Similarly — back to document editing — I don’t need my document editing tool to be fully integrated with my online meeting software, my email client, and my god-damn cloud collaborative environment. I don’t need the ability to respond to emails with a smiley face or a thumb’s up picture. And god forbid, I don’t need my email client to suggest how to politely compose an email saying “Thanks, but it seems you forgot to actually attach the file” (a feature I’m sure is coming soon).

There was a time — not that long ago actually — where we had perfectly fine tools for document editing, email, scheduling meetings, having video calls, sharing files, and doing boring office work in general. Now, we have Microsoft 365 that integrated all of these tools, and in the process made everything worse.

Building software is hard — nobody fully understands all of the complexities involved in doing the simplest of things using technology, like telling someone on the other side of the world that he’s wrong about something on Reddit — and it’s actually a miracle how often things like this do work at all.

So why are we so desperately trying to make technology even more complex? Why do I need to be able to “tag” someone in a comment in a Word document (getting their name and email address from my address book), who will then receive a notification within his MS Teams application, and later a summarized email of all the comments in which he or she was tagged delivered to their inbox. In order to achieve this pointless application feature, we now need to connect our document editing tool with our address book, an email service and whatever the hell “MS Teams”-type of application is. And the proof that these types of ‘integrated features’ are complex is in the fact that things so often go wrong (see Figure 1 above).

"Sorry I can’t access that file. I can only see the folder on SharePoint, but it doesn’t have the same contents as my colleagues are seeing in their OneDrive folder."

"Sorry my MS Teams wouldn’t start, so I had to join online, but it’s not recognizing my camera."

"Sorry I ran out of antidepressants and can’t take this shit anymore without a heavy dose of medication."

If you’re working in an office environment, I’m sure at least 2 of the 3 above statements sound familiar.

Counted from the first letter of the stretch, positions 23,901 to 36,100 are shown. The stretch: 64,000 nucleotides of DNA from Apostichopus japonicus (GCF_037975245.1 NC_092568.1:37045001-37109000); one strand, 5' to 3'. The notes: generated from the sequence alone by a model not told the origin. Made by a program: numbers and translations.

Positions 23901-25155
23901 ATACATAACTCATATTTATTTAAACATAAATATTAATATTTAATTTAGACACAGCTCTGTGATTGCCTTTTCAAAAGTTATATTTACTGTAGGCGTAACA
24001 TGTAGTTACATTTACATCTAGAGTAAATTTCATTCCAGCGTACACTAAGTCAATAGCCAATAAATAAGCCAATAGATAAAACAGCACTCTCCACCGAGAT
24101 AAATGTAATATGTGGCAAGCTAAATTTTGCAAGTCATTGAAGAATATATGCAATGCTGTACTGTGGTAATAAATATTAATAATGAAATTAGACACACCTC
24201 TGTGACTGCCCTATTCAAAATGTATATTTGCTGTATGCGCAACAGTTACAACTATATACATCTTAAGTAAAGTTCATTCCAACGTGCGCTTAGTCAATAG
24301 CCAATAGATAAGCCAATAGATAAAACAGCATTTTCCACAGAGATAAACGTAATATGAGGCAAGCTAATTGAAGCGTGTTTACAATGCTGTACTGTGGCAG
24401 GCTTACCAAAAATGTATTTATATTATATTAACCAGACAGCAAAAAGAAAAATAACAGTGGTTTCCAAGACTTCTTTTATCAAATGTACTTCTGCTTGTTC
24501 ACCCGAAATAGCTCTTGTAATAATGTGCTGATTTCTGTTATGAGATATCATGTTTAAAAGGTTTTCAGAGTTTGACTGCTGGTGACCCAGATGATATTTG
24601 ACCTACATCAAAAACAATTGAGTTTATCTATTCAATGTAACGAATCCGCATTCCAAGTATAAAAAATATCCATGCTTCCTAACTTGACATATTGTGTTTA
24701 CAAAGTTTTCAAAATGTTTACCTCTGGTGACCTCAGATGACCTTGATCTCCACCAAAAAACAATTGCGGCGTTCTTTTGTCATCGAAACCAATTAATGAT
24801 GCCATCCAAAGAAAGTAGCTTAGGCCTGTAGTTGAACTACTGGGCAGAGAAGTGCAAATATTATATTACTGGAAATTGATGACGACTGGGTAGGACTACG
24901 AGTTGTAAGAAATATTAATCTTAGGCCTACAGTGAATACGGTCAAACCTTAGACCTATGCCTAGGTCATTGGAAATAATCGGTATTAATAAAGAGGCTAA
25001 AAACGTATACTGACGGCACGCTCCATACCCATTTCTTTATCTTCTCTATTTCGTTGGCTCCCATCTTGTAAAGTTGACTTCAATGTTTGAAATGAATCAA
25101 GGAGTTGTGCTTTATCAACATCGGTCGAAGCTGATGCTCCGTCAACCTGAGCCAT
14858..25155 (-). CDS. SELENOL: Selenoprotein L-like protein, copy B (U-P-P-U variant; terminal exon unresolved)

And of course, the reason why Microsoft is spending all this effort on tightly integrating all of their different services is not to solve any actual problem that users have, but to tie up users into their ecosystem. Fortunately, the European Commission is taking issue with these practices, and once again steps up to protect us, poor consumers without any say in the matter.

How do you run a successful business? You deliver a product or service that is really good, and then people will pay for it. Haha, just kidding. There was a time when this may have been true, like during the time when Blizzard Entertainment was considered a great company that took existing video game concepts, polished them to perfection, and deservedly broke sales records. Now, that same company has fired all their enthusiastic game designers and replaced them with data- and behavioral scientists to help create the most effective and insidious methods to sell microtransactions.

The other method of running a successful business — or so I’m told, I’m obviously not speaking from experience — is to convince a small number of people with more money than sense to invest in the next big hype. That next big hype is obviously The Internet of Things Blockchain NFTs Generative AI. Another piece of hype technology that nobody asked for and is here to solve exactly none of people’s actual problems (while creating a host of new problems).

I will save the topic of generative AI for the next time my wife will be out of the house for a couple of days, and I’m left with nobody else to complain to except for the blank page. For now let me conclude by saying that there is something depressing going on in the world of technology. Too many people with undoubtedly an above-average level of intelligence are spending so much time on coming up with new pointless software features that nobody is asking for, or finding the optimal way to squeeze money out of gamers, or desperately brainstorming how to justify the next generation flagship smartphone without offering anything new.

For those people, I have a novel idea: let’s stop trying to be innovative, and just start making stuff that works really well, ok?